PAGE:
Money Market: Eurodollars
AAA
  1. Money Market: Introduction
  2. Money Market: What Is It?
  3. Money Market: Treasury Bills (T-Bills)
  4. Money Market: Certificate Of Deposit (CD)
  5. Money Market: Commercial Paper
  6. Money Market: Banker's Acceptance
  7. Money Market: Eurodollars
  8. Money Market: Repos
  9. Money Market: Conclusion

Money Market: Eurodollars

Contrary to the name, eurodollars have very little to do with the euro or European countries. Eurodollars are U.S.-dollar denominated deposits at banks outside of the United States. This market evolved in Europe (specifically London), hence the name, but eurodollars can be held anywhere outside the United States.

The eurodollar market is relatively free of regulation; therefore, banks can operate on narrower margins than their counterparts in the United States. As a result, the eurodollar market has expanded largely as a way of circumventing regulatory costs.

The average eurodollar deposit is very large (in the millions) and has a maturity of less than six months. A variation on the eurodollar time deposit is the eurodollar certificate of deposit. A eurodollar CD is basically the same as a domestic CD, except that it's the liability of a non-U.S. bank. Because eurodollar CDs are typically less liquid, they tend to offer higher yields.

The eurodollar market is obviously out of reach for all but the largest institutions. The only way for individuals to invest in this market is indirectly through a money market fund.

Money Market: Repos

  1. Money Market: Introduction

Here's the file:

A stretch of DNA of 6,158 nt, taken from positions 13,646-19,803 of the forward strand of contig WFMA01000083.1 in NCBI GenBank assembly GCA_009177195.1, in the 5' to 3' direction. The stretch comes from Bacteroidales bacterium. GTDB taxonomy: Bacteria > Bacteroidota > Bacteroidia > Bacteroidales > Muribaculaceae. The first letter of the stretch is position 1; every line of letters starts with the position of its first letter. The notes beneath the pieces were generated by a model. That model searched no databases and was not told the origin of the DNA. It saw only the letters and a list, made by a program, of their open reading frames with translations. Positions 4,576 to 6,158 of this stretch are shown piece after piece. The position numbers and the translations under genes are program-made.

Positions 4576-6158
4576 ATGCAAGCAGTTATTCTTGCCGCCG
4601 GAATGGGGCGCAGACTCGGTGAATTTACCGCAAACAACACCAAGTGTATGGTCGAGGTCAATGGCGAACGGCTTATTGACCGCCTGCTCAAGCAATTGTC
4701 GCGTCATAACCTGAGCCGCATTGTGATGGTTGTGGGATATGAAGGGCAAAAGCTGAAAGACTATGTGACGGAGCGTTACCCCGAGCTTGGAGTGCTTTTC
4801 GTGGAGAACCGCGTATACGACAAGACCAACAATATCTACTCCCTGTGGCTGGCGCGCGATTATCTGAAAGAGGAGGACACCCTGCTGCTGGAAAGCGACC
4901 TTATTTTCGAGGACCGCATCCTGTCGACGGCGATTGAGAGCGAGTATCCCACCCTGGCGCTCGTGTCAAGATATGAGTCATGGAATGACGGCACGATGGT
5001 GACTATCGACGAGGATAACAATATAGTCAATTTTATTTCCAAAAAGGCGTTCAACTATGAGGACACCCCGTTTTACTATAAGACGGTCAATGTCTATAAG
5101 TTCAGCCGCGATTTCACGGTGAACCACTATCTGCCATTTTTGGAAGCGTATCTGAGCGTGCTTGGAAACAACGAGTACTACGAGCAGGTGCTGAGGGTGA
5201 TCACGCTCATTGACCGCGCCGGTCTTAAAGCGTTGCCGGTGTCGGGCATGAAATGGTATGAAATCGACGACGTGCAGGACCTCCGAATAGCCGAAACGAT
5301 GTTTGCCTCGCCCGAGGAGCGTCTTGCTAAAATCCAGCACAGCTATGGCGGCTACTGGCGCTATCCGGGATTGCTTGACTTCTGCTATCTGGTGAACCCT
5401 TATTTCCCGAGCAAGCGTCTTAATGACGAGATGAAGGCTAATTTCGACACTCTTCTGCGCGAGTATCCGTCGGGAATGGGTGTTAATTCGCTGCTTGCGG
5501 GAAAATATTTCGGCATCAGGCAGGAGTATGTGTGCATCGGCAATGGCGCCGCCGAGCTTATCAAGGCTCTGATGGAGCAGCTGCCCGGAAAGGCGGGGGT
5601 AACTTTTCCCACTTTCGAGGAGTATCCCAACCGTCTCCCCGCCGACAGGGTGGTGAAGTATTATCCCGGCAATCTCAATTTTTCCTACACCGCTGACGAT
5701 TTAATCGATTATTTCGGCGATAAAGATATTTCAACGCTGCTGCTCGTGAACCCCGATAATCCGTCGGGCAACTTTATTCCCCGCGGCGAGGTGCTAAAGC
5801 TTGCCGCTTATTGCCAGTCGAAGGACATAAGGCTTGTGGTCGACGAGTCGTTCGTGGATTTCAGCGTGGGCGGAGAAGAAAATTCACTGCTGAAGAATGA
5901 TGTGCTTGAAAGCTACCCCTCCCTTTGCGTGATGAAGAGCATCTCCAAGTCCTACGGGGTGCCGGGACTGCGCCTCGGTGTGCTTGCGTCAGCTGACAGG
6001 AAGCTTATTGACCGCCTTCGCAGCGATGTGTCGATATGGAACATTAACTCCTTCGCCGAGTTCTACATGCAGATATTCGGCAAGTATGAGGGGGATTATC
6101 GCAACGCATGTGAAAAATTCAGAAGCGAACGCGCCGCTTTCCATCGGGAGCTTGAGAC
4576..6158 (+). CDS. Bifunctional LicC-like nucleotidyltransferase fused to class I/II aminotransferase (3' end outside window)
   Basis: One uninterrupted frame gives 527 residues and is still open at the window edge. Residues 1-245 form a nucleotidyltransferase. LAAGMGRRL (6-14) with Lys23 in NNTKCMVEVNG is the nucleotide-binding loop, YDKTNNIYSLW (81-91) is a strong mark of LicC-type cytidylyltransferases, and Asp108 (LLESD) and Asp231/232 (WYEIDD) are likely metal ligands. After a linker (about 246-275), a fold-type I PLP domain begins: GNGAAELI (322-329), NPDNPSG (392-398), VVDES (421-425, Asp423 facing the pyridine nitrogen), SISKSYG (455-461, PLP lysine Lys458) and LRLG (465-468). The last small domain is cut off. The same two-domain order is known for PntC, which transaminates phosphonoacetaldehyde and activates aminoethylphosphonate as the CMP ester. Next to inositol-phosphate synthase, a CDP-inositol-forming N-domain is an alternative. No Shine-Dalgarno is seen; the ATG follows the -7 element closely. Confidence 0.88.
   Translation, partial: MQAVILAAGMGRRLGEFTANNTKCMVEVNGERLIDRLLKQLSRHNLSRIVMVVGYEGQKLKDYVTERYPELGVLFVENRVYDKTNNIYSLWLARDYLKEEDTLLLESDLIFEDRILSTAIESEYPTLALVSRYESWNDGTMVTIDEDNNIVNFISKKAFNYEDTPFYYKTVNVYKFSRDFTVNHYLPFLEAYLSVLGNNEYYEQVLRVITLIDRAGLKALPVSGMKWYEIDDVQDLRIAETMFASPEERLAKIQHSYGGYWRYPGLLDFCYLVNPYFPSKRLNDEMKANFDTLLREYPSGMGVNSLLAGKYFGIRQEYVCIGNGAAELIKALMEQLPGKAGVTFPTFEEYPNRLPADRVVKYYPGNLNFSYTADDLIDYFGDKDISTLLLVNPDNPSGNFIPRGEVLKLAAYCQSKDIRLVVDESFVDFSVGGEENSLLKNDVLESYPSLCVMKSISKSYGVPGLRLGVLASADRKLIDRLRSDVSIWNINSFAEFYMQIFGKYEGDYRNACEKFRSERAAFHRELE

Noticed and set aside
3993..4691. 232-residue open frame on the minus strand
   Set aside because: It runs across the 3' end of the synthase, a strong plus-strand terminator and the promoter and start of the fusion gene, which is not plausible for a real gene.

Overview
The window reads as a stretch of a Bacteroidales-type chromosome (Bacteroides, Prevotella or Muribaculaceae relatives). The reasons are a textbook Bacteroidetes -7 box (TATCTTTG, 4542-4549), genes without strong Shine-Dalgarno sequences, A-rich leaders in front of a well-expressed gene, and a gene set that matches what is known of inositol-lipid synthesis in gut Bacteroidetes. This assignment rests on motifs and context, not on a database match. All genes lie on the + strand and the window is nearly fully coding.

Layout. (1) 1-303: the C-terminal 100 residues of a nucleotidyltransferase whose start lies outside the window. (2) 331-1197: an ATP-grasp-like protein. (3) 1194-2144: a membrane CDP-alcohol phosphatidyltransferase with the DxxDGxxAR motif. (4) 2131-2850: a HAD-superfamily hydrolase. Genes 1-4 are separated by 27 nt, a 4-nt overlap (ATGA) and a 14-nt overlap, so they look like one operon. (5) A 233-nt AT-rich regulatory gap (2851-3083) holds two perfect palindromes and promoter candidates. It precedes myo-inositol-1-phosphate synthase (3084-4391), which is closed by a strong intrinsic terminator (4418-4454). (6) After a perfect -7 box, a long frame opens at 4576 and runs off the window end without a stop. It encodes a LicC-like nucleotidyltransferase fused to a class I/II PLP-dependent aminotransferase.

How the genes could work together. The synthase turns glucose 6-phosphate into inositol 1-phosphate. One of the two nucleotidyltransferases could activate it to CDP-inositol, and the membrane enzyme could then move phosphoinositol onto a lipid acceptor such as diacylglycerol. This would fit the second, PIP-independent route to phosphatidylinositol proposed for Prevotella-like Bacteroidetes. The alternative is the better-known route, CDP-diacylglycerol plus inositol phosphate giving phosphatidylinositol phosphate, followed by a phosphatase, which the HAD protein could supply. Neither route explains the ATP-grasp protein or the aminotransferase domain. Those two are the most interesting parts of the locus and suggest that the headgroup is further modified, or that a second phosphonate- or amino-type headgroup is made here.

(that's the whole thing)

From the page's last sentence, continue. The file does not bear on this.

2. Money Market: What Is It?
  3. Money Market: Treasury Bills (T-Bills)
  4. Money Market: Certificate Of Deposit (CD)
  5. Money Market: Commercial Paper
  6. Money Market: Banker's Acceptance
  7. Money Market: Eurodollars
  8. Money Market: Repos
  9. Money Market: Conclusion
RELATED TERMS
  1. Market Value

    The price an asset would fetch in the marketplace. Market value ...
  2. Bulldog Market

    A nickname for the foreign bond market of the United Kingdom. ...
  3. Bid Wanted

    An announcement by an investor who holds a security that he or ...
  4. Treasury Yield

    The return on investment, expressed as a percentage, on the debt ...
  5. Float Shrink

    A reduction in the number of a publicly traded company’s shares ...
  6. Capital Strike

    A refusal of businesses to invest in a particular sector of the ...
  1. What is the difference between residual income and savings?

    Discover the differences between various forms of income and their functions, including residual, disposable and discretionary ...
  2. Can retail investors buy commercial paper?

    Find out whether retail investors buy commercial paper, and learn about the restrictions that often prevent individual investors ...
  3. Under what circumstances will a contingent beneficiary receive an insurance payout?

    Learn the different types of contingent beneficiaries and what conditions must be met for these beneficiaries to receive ...
  4. Why is the time value of money (TVM) an important concept to investors?

    Understand why the time value of money is an important concept for investors. Learn when present value and future value calculations ...

You May Also Like

Related Tutorials
  1. Bonds & Fixed Income

    Investing For Safety and Income Tutorial

  2. Economics

    American Depositary Receipt Basics

  3. Bonds & Fixed Income

    Certificates Of Deposit

  4. Investing Basics

    Stock Basics Tutorial

  5. Retirement

    Consolidating Your Retirement Money

Trading Center